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Agenda de l'ENS de Lyon

Task Mapping and Load-balancing for Performance, Memory, Reliability and Energy

Date
ven 25 sep 2020
Horaires

14H00

Lieu(x)
Intervenant(s)

Soutenance de M. Changjiang GOU sous la Direction de Mme Anne BENOIT et la Co-Direction de M. Mingsong CHEN (cotutelle ECNU)

Langue(s) des interventions

Description générale

This thesis concerns multi-objective optimization problems arising in running scientific application on high performance computing platforms and streaming applications on embedded systems. Some scientific applications are commonly modeled as rooted tree. Due to the size of files, running such a tree may exceed local memory capacity. A practical solution on a multiprocessor system is to partition the tree into many subtrees, and run each on a processor, which is equipped with a local memory. We studied how to partition the tree into several subtrees such that each subtree fits in local memory and the makespan is minimized, when communication costs between processors are accounted.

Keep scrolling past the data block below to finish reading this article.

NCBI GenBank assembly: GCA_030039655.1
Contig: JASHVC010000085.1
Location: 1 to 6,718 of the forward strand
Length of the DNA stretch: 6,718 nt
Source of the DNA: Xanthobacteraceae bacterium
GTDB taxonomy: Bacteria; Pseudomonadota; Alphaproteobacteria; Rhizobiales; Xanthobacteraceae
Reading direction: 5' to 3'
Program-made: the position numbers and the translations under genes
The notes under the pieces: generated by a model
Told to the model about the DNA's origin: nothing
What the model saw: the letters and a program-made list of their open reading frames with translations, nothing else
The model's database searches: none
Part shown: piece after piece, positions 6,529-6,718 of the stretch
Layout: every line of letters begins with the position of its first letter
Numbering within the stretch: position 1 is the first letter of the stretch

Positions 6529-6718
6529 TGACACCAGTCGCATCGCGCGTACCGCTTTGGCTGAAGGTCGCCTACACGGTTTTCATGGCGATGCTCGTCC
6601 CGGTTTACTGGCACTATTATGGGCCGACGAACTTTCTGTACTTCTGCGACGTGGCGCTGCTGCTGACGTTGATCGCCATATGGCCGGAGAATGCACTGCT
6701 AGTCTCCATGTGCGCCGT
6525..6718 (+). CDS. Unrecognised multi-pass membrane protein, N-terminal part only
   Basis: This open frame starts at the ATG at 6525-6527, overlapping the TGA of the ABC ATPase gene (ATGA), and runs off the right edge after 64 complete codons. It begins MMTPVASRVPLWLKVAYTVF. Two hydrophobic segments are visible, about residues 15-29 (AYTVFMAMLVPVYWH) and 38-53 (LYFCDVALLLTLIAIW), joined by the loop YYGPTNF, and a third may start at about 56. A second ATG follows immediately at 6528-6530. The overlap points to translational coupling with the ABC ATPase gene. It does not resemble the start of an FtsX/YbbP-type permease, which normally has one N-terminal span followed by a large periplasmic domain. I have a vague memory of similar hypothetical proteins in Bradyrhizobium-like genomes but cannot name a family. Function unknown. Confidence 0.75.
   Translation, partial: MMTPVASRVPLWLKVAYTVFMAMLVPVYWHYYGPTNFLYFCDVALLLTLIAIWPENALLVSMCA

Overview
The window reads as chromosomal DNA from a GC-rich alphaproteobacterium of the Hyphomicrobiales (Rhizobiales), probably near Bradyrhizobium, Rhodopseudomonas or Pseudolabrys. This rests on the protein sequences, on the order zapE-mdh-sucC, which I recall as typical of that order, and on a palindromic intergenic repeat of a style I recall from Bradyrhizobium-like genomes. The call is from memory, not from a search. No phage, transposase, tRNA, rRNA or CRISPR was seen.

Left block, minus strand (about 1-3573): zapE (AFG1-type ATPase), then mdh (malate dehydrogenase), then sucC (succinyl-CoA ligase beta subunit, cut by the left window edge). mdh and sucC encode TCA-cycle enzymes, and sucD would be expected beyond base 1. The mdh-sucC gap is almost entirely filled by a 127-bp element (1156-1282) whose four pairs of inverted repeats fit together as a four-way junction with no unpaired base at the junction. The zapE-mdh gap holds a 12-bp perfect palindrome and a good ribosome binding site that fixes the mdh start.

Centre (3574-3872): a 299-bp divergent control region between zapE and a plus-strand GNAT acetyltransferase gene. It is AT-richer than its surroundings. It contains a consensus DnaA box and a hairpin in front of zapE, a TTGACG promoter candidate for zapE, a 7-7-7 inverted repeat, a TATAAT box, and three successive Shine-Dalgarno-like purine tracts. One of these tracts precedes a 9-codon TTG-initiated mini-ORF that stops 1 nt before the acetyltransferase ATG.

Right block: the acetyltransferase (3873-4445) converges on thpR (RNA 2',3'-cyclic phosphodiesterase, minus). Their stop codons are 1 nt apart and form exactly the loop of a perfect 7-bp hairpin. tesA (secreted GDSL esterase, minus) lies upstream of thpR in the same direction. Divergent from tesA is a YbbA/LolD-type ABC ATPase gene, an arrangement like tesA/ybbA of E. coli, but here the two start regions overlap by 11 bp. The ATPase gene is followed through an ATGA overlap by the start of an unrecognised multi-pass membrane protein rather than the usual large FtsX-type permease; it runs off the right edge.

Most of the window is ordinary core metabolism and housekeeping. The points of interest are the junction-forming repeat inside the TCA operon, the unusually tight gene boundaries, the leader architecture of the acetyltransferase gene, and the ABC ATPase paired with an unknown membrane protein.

Streaming applications appears often in video, audio domains. They are characterized by a series of operations on streaming data, and a high throughput. Multi-Processor System on Chip (MPSoC) is a multi/many-core embedded system that integrates many specific cores through a high speed interconnect on a single die. Such systems are widely used for multimedia applications. Lots of MPSoCs are limited-size batteries-operated. Such a tight energy budget intrinsically calls for an efficient schedule to meet the intensive computation demands. Dynamic voltage and frequency scaling (DVFS) can save energy by decreasing the frequency and voltage at the price of increasing failure rates. Another technique of reducing energy cost and meeting the reliability target as well is duplication of tasks. We model applications as linear chains and study how to minimize the energy consumption under throughput and reliability constraints, using dynamic voltage and frequency scaling (DVFS), duplication techniques on MPSoC platforms.

In a further extended work, with the same optimization goal, we model streaming applications as series-parallel graphs, which are more complex and more realistic. The target platform is now with two level hierarchical communication systems. The final part of this thesis is a practical work. A steal-technique based dynamic scheduling algorithm is proposed to achieve a good balance between data locality and load balancing in scheduling tree-shaped graphs onto parallel platforms. Our method has been validated by experiments in a parallel sparse direct solver–PaStiX.

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